House votes to increase minimum age for purchase of semi-automatic weapons

The House voted 228-199 to increase the minimum age for purchasing a semi-automatic weapon to 21 in response to mass shootings in Buffalo, New York and Uvalde, Texas in recent weeks.

Zeneta Everhart, mother of Buffalo shooting victim Zaire Goodman, testified before the House Oversight Committee, June 8, 2022 as one of the family members of recent shooting victims asking for further gun control according to Fox News.

The White House put it’s support firmly behind the legislation, which is thought to have little chance of passing the Senate, saying that the administration is grateful for the movement of the gun restriction legislation.

“Thank you to @SpeakerPelosi & the House for passing bipartisan legislation to strengthen gun laws & protect children. Soon, the House will do more to keep guns out of the hands of dangerous people. We continue to work hard with both parties to save lives and stand up for families.”

The bill was carried by a vote of 223-204, primarily along party lines. As it continues negotiations aimed at boosting mental health services, bolstering school security, and improving background checks, it has little chance of passing the Senate. The law would also make it illegal to sell ammunition magazines that hold more than 15 rounds.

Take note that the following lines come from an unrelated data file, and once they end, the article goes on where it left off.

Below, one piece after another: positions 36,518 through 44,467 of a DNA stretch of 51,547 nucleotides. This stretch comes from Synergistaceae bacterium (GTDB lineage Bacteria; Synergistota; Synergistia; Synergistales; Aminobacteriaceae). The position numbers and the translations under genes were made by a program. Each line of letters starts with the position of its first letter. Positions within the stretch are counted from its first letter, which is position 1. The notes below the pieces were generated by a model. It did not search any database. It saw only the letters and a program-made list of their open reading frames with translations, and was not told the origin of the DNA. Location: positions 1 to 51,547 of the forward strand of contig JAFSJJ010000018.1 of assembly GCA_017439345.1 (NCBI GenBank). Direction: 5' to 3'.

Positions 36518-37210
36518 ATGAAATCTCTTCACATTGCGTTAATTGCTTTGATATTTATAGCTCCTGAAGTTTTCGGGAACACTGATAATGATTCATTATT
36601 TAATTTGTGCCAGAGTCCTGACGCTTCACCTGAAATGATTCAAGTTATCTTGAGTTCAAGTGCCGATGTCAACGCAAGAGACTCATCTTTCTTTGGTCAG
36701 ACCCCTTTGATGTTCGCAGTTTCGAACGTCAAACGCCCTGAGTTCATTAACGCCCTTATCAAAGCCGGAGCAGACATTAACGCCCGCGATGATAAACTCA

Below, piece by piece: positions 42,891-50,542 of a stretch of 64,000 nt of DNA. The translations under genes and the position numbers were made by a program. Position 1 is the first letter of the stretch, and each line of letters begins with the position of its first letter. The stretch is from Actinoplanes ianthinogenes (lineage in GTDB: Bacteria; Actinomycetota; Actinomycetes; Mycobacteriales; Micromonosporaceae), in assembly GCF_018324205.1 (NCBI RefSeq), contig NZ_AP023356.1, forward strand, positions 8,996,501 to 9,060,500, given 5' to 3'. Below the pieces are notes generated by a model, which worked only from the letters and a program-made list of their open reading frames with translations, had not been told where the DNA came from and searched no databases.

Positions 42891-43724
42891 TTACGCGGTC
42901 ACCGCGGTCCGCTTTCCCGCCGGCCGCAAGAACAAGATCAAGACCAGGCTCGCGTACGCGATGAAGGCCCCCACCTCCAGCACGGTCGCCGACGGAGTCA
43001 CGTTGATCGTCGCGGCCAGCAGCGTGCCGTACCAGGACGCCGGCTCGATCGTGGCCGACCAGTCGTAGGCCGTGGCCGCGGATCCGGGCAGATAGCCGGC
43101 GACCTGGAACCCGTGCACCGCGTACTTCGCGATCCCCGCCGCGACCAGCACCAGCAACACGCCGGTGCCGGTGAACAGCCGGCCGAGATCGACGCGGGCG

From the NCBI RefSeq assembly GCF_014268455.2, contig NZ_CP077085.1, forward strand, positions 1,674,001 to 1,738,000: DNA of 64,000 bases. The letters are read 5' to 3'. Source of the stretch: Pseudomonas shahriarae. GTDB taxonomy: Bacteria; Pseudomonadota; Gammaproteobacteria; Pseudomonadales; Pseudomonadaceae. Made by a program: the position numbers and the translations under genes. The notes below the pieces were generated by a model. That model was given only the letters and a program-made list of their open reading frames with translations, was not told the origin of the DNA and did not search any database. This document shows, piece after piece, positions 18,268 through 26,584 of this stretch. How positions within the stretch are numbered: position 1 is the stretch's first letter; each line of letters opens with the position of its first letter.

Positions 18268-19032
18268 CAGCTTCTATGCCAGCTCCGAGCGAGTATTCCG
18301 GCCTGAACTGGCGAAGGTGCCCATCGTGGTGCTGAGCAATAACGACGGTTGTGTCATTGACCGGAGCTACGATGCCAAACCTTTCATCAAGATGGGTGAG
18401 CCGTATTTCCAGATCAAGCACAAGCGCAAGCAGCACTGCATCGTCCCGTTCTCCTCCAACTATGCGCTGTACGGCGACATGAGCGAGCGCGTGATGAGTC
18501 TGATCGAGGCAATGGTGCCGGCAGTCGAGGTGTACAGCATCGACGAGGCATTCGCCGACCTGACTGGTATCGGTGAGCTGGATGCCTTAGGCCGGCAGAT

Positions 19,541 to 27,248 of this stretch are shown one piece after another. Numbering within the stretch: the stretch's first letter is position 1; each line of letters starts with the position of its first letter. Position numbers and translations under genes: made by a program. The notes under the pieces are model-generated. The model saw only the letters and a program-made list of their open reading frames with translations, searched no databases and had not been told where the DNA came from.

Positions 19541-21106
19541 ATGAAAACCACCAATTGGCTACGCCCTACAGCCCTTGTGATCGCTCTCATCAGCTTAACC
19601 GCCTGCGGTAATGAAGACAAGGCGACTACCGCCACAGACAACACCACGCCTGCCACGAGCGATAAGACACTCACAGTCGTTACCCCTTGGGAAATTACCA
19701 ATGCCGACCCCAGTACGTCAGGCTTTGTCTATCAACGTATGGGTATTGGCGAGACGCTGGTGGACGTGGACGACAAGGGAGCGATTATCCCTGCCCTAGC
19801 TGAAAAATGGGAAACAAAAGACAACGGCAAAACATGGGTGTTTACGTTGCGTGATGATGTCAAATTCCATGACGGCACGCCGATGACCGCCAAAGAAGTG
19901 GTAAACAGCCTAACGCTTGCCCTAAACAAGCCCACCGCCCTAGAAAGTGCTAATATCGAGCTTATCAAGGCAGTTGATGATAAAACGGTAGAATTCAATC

The vote comes after a House committee heard testimony from recent shooting victims and family members, including Miah Cerrillo, an 11-year-old girl who covered herself in a deceased classmate’s blood to avoid being shot last month at the Uvalde elementary school.

The House bill combines a number of Democratic initiatives proposed before to the recent massacres in Buffalo and Uvalde. The suspects in the shootings at the Uvalde primary school and the Buffalo supermarket were both 18 years old at the time they purchased the semi-automatic guns used in the crimes, according to investigators.

The House bill also includes incentives to encourage the use of safe gun storage devices, as well as penalties for violating safe storage requirements, such as a fine and up to five years in prison if a gun is not properly stored and then used by a minor to injure or kill themselves or another person.